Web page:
Phoenix - The Life of Norman Bethune: The Ego and the Scalpel
Reviewed by Michael Carbert
Montreal Review of Books
The answer to that question has much to do with the authors of Phoenix: The Life of Norman Bethune. Roderick Stewart, a leading authority on Bethune, is the author of two previous biographies and the editor of a collection of the famous surgeon’s writings. In 1999, he and his wife Sharon Stewart, also a published author, embarked on years of extensive travel and investigation into Bethune’s activities. They uncovered new information on every phase of Bethune’s life, including undocumented writings by Bethune and new interviews with friends, colleagues, and confidantes. With almost a hundred pages of detailed annotations and source notes, Phoenix is obviously intended to be the authoritative volume on Bethune and the primary source for future scholars.
The book’s title comes from the prevailing pattern in Bethune’s life. An impulsive, temperamental, and difficult man, he habitually pursued his objective to make a difference in the world with little regard for those around him or for what was actually in his own best interest. Egotistical and driven, he unfortunately had little regard for the egos of others and would end up alienating the people who could help him the most. His ambitious initiatives in the medical field met with limited success. It is not sur- prising that, having little patience or respect for the he preferred the extreme environment of the battlefield, where he was free to run things as he wished, though even there he managed to unsettle his superiors and create trouble. His inability to get along with various colleagues and officials during his work as a surgeon with the Canadian Medical Unit in the Spanish Civil War led to his early exit from the country. He had helped to save thousands of lives, but had also done damage to his own reputation.
Bethune, as always, found a way to reinvent and rededicate himself. First he became something of a celebrity, embarking on a speaking tour and calling for the establishment of socialized medicine in Canada. He also publicly asserted himself as a communist, speaking out on what he viewed as the progressive achievements happening in the Soviet Union. But it was of course in China that he truly made his mark. In 1938, he travelled to Shaanxi province and joined those led by Mao Zedong. He worked to support their efforts to repel the Japanese, performing emergency surgeries on war casualties and civilians alike, and establishing much-needed training for medical staff. His commitment was such that he insisted on eating the same meagre rations as the Chinese foot soldiers. This likely led to a weakened physical state, making him vulnerable to the infection that cost him his life. In October 1939, he sliced his finger with a scalpel while conducting surgery. He died of septicaemia within a matter of days.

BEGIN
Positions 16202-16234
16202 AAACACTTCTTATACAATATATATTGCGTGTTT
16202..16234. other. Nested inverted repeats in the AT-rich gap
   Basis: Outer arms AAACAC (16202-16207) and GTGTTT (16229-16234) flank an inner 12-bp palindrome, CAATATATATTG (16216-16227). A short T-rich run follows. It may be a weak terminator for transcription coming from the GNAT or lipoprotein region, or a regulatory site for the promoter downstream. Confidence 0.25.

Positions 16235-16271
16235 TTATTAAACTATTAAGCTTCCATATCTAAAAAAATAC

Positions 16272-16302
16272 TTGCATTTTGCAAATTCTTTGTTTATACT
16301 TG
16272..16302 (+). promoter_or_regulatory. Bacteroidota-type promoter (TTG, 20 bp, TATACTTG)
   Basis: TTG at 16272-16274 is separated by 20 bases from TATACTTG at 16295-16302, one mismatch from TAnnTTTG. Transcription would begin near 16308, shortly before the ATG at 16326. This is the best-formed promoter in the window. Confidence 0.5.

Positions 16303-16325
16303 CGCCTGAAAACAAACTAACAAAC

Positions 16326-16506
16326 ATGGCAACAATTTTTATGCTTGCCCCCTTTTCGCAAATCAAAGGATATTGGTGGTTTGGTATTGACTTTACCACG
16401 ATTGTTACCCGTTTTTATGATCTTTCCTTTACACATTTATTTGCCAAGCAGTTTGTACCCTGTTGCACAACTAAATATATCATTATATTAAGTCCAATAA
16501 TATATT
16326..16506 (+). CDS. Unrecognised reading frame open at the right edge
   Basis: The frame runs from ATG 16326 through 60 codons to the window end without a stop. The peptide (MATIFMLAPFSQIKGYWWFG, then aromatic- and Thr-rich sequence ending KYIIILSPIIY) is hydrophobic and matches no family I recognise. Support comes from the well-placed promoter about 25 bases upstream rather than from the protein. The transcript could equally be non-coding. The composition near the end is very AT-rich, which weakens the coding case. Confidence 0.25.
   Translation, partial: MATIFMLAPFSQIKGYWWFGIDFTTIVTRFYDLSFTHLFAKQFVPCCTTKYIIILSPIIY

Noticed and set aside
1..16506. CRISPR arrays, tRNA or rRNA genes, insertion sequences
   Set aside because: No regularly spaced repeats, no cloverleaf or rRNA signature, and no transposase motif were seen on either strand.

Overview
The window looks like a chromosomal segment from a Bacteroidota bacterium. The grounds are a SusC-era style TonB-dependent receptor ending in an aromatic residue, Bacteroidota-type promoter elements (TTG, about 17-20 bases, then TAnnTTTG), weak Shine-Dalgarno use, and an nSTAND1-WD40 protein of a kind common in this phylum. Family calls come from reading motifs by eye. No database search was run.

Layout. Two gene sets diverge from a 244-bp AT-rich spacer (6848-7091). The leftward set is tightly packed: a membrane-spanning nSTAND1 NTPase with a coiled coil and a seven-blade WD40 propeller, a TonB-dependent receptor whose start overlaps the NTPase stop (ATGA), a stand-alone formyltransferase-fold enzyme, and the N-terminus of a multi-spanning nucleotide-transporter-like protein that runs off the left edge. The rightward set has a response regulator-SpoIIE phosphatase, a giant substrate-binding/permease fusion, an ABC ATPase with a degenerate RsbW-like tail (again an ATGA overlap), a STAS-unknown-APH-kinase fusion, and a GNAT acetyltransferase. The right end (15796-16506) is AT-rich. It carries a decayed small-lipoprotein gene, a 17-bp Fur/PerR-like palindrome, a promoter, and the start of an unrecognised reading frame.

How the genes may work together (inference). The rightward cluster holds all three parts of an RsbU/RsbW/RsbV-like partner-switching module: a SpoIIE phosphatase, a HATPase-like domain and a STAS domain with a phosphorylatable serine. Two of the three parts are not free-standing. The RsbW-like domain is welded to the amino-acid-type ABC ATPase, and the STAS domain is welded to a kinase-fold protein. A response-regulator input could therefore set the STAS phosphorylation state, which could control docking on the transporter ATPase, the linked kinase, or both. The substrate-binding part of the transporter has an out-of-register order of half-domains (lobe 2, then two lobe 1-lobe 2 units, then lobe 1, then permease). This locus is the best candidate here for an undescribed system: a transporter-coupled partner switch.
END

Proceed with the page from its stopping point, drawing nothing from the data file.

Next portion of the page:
Readable and highly detailed, Phoenix is a comprehensive portrait of a singular Canadian whose life, even away from the battlefield, was of a dramatic and tempestuous nature. The biography avoids idealizing the man and instead highlights his faults and weaknesses as much as his strengths, arguing that the former were as instrumental as anything else to the shaping of his life.
Michael Carbert is a Montreal writer and the editor of Encore Literary Magazine.